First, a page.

Jewish Labour Committee (1936-1980s)

Home > Encyclopaedia > Social Movements > Jewish Labour Committee (1936-1980s)

No other organization can equal the impact of the Jewish Labour Committee (JLC) for battling discrimination in Canada. It established a network of human rights committees, which were extremely active locally in using the media and various pressure tactics to discourage acts of discrimination. The history of the JLC also offers a useful introduction to the important role played by organized labour in the human rights movement.

Formed in 1936, the JLC and its rival, the Joint Public Relations Committee (formed in 1938) of the Canadian Jewish Congress (CJC), were front-runners in the push for anti-discrimination legislation in Ontario. Kalmen Kaplansky, a Polish-born Jew who belonged to the International Typographical Union, was the JLC executive director for combating racial discrimination in the labour movement. He was instrumental in the formation of the Joint Labour Committees to Combat Racial Discrimination in Toronto, Windsor, Montreal, Vancouver, and Winnipeg. Each joint committee held an annual Race Institute conference, which promoted tolerance among unionized workers, distributed pamphlets, and networked with various bodies such as the Canadian Association for Adult Education. Initially competitors, the Joint Public Relations Committee and the JLC joined forces in 1947 under the Joint Advisory Committee on Labour Relations, with equal funding and executive members from both groups. Kalmen Kaplansky was its leader.

With operations in Vancouver, Winnipeg, Windsor, Toronto, and Montreal by 1959, the JLC had a large network of rights associations. It enjoyed such success by 1960 that Frank Scott was prompted to remark that he knew “of no single body in the whole of Canada doing as much continuous and consistent work for civil liberties.” [Clément 2008] For most of the 1960s, the JLC-CJC alliance remained a powerful force in the slowly evolving human rights movement and was the closest equivalent to a national rights association at that time.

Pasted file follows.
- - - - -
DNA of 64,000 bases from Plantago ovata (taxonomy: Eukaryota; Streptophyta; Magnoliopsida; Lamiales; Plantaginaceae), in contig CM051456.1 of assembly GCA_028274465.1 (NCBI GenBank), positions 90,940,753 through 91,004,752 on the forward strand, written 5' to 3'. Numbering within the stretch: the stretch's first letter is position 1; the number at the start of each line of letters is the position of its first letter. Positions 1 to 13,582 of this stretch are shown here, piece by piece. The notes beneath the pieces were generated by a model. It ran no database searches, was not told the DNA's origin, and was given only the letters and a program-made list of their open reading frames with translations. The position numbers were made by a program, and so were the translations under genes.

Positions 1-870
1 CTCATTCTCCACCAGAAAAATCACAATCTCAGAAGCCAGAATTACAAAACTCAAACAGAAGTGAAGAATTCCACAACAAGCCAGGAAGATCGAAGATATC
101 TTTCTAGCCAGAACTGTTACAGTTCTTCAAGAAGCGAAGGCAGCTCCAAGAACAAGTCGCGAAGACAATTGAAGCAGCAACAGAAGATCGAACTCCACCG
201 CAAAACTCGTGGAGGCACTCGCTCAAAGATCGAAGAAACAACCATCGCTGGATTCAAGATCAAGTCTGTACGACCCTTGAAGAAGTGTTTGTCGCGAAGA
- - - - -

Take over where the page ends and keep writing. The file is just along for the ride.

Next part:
JLC activists were involved in some of the most comprehensive anti-discrimination campaigns in Canada. In Montreal, the United Council for Human Rights (the local JLC labour committee) continually badgered the provincial government to pass a bill of rights. The JLC’s program of action in the 1960s included “dispatching staff to certain areas to help create an indigenous organization among the impoverished racial minority and to develop with them a program of social action related to the problems as they see them.” Thus, Alan Borovoy, head of JLC operations in Ontario, was sent to Halifax in 1961 where he helped form a new JLC committee to fight for fair compensation for the impoverished black residents of Africville, who were being forcibly relocated by the municipal government. The Africville campaign and the JLC’s work in organizing Aboriginal people (particularly in Ontario) were grounded in its desire to help empower minorities to fight discrimination and defend their interests. During his time with the Ontario committee, Borovoy resolved dozens of discrimination cases across the province and organized many surveys to highlight examples of bigotry.

During the early 1970s, as the rights associations of the 1960s matured and many new groups were created in connection with International Year for Human Rights, the work of organized labour and the JLC were eclipsed. None of its labour committees were active after 1972, and though the JLC national committee was revived in the late 1970s, it was a shadow of its former self. The disintegration of the JLC was paralleled by the decline of the National Committee on Human Rights (NCHR), whose main activities were supporting the JLC and consulting with the executive of the Canadian Labour Congress. By the mid-1970s, the JLC was effectively moribund, and the NCHR followed it into obscurity.

Click here to access primary documents on the Jewish Labour Committee.


Further Reading

Clément, Dominique. Canada’s Rights Revolution: Social Movements and Social Change, 1937-82. Vancouver: UBC Press, 2008.

Frager, Ruth, and Carmela Patrias. “‘This Is Our Country, These Are Our Rights’: Minorities and the Origins of Ontario’s Human Rights Campaigns.” Canadian Historical Review 82, 1 (2001): 1-35.

Lambertson, Ross. Repression and Resistance: Canadian Human Rights Activists, 1930-1960. Toronto: University of Toronto Press, 2005.

Walker, James. “The ‘Jewish Phase’ in the Movement for Racial Equality in Canada.” Canadian Ethnic Studies 34, 1 (2002): 1-29.

Archives

The JLC archives are at Library and Archives Canada. Also at Library and Archives Canada are the Kalmen Kaplansky fonds, various JLC committee fonds, Dan Hill fonds, Canadian Labour Congress fonds, and the David Orlikow fonds.